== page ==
High-Cost Dual Eligibles Service Use Demonstrates The Need For Supportive And Palliative Models Of Care
Author: Julie P. W. Bynum, Andrea Austin, Donald Carmichael, Ellen Meara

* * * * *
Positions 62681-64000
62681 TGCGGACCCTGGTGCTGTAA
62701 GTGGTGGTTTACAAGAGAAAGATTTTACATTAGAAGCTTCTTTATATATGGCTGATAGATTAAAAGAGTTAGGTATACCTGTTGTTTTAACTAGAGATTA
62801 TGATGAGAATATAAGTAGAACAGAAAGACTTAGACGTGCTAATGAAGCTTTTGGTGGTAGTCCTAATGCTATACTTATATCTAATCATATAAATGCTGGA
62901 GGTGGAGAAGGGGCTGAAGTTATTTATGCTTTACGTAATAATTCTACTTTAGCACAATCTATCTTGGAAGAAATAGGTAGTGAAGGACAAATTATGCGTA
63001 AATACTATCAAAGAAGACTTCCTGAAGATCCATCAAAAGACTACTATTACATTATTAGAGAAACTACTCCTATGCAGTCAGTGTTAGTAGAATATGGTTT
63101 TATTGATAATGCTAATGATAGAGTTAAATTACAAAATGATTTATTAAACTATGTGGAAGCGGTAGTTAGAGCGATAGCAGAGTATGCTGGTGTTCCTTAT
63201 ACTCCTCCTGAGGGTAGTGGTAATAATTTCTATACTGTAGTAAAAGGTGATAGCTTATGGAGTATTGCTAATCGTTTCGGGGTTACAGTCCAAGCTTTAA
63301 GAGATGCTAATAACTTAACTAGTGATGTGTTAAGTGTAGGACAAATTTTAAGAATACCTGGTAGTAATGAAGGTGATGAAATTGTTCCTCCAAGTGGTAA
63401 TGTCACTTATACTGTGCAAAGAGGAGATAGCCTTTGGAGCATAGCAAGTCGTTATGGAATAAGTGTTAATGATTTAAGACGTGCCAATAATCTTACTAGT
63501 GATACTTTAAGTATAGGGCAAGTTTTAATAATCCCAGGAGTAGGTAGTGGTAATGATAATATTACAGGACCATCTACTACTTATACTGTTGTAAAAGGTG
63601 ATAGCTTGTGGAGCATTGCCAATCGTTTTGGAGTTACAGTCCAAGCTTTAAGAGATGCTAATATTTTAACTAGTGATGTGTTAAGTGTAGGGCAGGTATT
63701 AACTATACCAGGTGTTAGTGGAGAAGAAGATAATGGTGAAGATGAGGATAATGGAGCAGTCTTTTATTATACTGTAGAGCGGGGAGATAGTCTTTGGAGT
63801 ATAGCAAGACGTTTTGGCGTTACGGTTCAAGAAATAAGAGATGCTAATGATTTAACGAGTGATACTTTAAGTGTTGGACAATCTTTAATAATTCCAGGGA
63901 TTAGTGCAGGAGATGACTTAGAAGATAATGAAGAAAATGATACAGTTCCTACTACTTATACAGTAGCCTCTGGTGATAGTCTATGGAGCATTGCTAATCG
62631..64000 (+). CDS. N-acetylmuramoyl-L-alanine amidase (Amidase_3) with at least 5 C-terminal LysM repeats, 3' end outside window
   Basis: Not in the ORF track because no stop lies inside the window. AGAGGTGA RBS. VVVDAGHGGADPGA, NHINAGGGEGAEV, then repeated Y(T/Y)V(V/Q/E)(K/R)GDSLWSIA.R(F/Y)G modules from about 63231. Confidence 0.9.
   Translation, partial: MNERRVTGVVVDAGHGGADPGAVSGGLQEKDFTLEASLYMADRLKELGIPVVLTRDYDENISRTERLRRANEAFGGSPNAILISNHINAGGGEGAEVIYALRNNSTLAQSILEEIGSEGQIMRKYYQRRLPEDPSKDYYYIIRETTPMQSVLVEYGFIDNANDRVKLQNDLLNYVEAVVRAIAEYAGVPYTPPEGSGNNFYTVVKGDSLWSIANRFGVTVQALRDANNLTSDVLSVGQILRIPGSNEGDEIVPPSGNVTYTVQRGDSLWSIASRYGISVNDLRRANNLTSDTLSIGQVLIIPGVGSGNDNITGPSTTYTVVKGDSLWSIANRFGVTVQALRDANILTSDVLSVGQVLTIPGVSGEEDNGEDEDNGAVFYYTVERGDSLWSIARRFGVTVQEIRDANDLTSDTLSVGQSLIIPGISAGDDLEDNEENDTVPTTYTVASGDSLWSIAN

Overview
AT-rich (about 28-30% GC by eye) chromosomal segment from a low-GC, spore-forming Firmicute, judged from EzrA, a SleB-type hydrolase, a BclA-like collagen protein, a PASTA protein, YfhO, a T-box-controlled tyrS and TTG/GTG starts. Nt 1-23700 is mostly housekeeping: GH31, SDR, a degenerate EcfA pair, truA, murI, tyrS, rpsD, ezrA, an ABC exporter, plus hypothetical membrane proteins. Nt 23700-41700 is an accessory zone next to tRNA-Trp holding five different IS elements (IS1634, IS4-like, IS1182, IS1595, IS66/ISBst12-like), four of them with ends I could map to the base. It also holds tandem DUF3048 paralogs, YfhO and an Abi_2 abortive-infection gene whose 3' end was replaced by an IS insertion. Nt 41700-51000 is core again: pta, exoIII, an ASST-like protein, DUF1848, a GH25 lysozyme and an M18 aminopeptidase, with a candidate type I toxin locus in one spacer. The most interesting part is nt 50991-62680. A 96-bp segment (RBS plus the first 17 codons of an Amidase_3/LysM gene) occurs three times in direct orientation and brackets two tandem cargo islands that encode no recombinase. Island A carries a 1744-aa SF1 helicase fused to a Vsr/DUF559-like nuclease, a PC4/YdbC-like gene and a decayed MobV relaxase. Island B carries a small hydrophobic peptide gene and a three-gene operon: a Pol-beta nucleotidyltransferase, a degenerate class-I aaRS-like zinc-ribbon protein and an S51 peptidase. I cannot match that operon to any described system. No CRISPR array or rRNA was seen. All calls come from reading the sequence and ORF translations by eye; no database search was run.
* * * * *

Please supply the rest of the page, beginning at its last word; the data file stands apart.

Health care spending is generally highest among people who need both complex medical care and long-term services and supports, such as adults dually eligible for Medicare and Medicaid. Understanding how different types of complex patients use services over time can inform policies that target this population. High combined Medicare and Medicaid spending are found in two distinct groups of high-cost dual eligibles: older beneficiaries who are nearing the end of life, and younger beneficiaries with sustained need for functional supports. However, both groups have high hospitalization costs. Among high-cost dual eligibles living in the community, those who are older spend less on home and community-based services than those who are younger. Greater use of such services might provide stable support in the last year or two of life, when illness and functional decline accelerate. Tailored approaches to each population’s distinct needs could yield care of increased value to patients and their families, with the potential to lower costs if patients’ needs can be met with fewer stays in short-term inpatient facilities.